On developed coastlines, humans react to physical processes in coastal environments by stabilizing shorelines against chronic erosion and by taking measures to prevent destruction of coastal infrastructure during storms. While we are beginning to understand how physical processes affect human behavior, causality runs in the other direction as well. Over decades or longer, even localized anthropogenic shoreline manipulations influence large-scale patterns of coastline change as much as physical, climate-related forcing does. The long-range spatial and temporal spillovers of localized human actions in coastal environments, combined with widespread localized shoreline-stabilization and storm-protection efforts, amount to an unintentional geo-engineering of our coastlines. In essence, investments in coastal engineering fail to consider tradeoffs that can unfold over long temporal or large spatial scales. A more purposeful geo-engineering of coastlines requires a richer understanding of the two-way couplings between physical and human coastline dynamics, including efforts to reduce uncertainties in forecasting future scenarios for the coupled system. Steering toward preferred outcomes for our coastlines and coastal economies will involve coordination across local, state, and federal jurisdictions to mitigate spatial externalities that extend beyond local communities.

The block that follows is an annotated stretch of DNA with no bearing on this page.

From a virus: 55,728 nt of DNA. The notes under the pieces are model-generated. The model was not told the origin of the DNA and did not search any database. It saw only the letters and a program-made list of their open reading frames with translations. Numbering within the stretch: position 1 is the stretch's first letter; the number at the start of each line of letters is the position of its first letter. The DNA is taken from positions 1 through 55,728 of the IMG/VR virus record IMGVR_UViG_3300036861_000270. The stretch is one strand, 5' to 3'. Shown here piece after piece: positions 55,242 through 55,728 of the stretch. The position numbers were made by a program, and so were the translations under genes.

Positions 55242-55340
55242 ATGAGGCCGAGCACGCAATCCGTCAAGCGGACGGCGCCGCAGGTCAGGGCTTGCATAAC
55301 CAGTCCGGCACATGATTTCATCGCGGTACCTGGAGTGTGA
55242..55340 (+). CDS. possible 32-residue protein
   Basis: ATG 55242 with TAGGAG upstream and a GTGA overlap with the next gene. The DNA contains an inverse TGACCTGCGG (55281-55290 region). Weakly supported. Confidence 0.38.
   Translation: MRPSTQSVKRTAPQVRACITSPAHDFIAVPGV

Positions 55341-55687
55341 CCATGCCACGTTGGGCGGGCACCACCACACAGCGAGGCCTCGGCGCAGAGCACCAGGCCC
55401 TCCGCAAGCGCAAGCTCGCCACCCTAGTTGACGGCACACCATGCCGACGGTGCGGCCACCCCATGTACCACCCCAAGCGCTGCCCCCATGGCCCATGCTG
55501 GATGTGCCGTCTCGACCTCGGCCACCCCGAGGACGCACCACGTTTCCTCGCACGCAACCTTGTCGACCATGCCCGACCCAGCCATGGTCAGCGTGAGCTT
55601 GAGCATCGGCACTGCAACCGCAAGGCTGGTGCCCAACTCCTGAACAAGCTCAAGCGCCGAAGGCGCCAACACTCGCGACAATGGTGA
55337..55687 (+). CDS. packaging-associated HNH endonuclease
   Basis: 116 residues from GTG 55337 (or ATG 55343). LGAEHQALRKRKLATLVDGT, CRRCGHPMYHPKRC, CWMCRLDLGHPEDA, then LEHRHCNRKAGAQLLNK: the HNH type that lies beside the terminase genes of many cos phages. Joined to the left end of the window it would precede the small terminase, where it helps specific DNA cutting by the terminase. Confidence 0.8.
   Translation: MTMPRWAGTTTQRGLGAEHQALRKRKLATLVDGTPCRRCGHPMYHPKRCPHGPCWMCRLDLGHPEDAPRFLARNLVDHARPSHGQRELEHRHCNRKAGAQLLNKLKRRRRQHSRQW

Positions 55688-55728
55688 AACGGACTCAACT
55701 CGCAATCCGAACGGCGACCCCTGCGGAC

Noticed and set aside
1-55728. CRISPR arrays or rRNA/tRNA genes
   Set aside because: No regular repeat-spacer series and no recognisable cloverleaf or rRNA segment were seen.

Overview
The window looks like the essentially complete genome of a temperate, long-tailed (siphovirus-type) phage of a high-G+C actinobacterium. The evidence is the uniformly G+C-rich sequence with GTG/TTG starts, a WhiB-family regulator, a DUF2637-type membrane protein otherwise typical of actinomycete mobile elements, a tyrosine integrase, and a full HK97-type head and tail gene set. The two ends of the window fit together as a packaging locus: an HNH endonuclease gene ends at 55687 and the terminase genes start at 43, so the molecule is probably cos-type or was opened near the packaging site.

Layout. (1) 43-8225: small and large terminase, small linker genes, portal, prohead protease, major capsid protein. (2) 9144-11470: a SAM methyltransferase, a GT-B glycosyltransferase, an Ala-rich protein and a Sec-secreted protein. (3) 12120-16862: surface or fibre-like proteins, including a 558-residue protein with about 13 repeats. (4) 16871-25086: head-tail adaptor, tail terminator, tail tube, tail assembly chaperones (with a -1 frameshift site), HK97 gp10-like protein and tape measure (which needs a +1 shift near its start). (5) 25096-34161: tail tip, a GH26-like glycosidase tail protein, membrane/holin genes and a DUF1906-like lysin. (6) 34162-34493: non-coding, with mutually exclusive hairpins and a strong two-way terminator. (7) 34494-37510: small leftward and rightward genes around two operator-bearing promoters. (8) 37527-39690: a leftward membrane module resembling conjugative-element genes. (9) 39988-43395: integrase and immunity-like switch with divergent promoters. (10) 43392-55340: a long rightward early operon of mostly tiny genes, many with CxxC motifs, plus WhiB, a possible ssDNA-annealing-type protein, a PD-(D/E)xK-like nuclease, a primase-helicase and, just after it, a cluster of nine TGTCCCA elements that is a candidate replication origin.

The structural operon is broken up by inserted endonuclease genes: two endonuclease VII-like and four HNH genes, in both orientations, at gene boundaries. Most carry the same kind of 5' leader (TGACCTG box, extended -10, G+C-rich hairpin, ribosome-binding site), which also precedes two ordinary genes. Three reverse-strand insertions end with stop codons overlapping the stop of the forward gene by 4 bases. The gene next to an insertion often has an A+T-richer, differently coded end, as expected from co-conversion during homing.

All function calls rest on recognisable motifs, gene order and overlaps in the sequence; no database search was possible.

Smith, M. D, Murray, A. B., Gopalakrishnan, S., Keeler, A., Landry, C., McNamara, D. E. and Moore, L., ‘Geoengineerng Coastlines? From accidental to incidental". In "Coastal Zone Challenges: 21 Solutions for Our Century.’ (Forthcoming)